My 10 Most Embarrassing Dyslexic Moments


10. In my teaching years, writing ‘LSD’ in a note home from school to a family, when I meant ‘LDS.’

9. When I wrote I have ‘dsylexia’ to a job scout, on social media, in a note to a friend, on a disability forum, during this post earlier, and so forth.

8. The fact that I have checked the spelling of address, committee, and misspelling at least 500 times in my life, and that I consistently misspell homophones; as if I don’t know the difference between too and too, hour and our, their and there! (And in college, when the kind professor pulled me into her office, to teach me a trick about spelling separate. Hint: the two a’s are sandwiched between two e’s.)

7. The time two strangers (men) literally stopped me in their tracks with their shopping carts to start a conversation, because I accidentally wore that red sweater backwards; only later to discover my boobs looked like torpedoes.

7. As a 5th grade teacher, when a parent accused me of being careless and not caring, right after I had painstakingly worked on a recommendation letter for her daughter (my student) for two days; I spelled the child’s first name wrong.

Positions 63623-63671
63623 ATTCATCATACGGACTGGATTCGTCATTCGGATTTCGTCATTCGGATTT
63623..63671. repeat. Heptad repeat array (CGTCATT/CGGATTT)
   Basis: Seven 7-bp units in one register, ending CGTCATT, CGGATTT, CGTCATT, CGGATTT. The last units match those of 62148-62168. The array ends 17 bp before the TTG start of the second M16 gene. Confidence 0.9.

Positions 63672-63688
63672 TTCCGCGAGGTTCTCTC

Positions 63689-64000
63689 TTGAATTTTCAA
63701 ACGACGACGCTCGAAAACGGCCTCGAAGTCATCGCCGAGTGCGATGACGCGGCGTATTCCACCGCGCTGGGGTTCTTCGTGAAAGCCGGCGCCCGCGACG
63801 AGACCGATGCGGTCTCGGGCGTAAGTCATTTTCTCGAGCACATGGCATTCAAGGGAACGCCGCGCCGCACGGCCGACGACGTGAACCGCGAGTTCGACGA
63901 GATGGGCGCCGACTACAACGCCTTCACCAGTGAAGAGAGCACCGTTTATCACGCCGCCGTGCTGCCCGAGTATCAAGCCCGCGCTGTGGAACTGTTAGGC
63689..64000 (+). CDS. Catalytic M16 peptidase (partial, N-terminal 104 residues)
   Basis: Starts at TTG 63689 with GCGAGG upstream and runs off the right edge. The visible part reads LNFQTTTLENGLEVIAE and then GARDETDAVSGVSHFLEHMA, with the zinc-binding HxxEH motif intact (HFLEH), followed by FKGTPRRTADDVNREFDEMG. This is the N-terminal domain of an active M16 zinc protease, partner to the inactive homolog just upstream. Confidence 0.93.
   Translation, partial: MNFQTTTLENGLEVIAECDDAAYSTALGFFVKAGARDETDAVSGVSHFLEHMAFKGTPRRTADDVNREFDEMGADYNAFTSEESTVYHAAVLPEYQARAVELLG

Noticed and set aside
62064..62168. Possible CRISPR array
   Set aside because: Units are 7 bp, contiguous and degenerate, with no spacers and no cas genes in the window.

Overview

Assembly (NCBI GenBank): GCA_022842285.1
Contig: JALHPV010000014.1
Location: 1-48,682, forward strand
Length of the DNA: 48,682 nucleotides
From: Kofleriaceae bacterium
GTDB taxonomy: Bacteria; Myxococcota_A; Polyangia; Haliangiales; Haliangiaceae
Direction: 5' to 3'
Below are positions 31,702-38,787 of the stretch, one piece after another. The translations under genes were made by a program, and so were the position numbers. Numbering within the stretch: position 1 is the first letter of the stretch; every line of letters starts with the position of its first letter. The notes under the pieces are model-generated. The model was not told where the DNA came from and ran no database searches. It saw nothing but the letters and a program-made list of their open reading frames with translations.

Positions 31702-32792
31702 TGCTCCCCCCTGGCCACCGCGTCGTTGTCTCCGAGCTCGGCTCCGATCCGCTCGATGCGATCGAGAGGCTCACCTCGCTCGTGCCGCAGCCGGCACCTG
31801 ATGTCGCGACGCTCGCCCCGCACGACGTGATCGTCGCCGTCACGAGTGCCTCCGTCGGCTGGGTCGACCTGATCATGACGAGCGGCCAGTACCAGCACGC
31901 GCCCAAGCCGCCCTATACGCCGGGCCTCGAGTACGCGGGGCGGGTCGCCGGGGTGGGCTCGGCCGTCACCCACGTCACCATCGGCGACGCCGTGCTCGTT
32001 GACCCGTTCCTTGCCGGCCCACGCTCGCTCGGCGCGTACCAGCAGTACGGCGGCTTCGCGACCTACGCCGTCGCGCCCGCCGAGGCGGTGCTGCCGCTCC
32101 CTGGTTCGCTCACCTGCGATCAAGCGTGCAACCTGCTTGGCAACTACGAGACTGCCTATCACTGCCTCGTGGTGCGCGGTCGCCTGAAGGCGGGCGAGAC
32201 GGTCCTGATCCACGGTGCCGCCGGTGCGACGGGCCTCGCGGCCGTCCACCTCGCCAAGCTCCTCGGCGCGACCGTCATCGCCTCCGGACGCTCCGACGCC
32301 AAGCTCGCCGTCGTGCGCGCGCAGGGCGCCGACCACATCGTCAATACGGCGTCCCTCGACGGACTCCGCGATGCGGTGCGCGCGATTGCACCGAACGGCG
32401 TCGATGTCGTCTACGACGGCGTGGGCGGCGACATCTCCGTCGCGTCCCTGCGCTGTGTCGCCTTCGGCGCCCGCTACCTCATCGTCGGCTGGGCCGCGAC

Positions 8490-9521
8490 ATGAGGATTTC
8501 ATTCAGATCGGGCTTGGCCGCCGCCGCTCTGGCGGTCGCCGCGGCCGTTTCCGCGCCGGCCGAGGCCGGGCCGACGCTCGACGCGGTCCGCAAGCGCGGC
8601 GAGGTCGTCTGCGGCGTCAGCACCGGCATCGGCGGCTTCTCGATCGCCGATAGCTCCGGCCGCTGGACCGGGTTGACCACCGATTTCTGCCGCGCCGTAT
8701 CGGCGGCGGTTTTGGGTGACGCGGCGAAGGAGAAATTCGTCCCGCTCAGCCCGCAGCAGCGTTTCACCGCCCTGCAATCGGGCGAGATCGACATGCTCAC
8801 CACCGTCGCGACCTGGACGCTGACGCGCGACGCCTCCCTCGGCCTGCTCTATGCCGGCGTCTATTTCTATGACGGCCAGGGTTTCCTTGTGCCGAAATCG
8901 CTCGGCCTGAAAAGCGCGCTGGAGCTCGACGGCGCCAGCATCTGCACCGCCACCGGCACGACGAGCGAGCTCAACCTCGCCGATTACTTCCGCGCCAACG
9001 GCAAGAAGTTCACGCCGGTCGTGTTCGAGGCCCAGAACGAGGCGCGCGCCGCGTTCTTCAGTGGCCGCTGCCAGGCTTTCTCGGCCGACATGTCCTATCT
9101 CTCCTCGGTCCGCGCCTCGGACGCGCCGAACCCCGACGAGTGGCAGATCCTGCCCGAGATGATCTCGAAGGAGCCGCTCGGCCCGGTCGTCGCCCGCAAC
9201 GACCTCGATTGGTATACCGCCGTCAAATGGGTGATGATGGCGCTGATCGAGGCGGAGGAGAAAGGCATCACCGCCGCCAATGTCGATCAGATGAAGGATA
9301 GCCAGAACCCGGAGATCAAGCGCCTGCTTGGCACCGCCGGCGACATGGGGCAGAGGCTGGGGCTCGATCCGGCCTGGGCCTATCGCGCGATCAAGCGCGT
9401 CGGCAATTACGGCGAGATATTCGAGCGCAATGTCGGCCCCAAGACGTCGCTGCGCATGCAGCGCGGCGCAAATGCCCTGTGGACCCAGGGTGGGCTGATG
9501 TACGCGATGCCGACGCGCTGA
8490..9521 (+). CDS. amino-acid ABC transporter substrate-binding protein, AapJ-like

6. The pastor with the (long) finger at the 4-Square church office, who went from, “I just got a message from God that you are a very, important blessing,” to “You know there are three errors on this flyer you made . . . here, here, and here.”

5. When dysgraphia was on the back of the first edition of my book cover, in the summary section, instead of what I really have: dyspraxia; I corrected it by second edition. And (today) when I wrote ‘afterward’ instead of ‘afterword’ in a social media post about the new section in my book.

4. When I texted my acupuncturist that I was waiting at his office—it was Tuesday, not Thursday.

3. When I forever signed my name in my classmates’ 1986 high school yearbooks in combination with the greeting: congradulations!

2. When my high school English teacher said, “I am very disappointed in you for hiding the spelling test answers in the pleat of your cheerleading skirt.”

1. The fact that I did not intentionally put two number sevens in this post (or two number sixes/I fixed that) and that I still use my fingers to count.


See more about autism and other topics at

Sam is the author of Everyday Aspergers: A journey on the autism spectrum.


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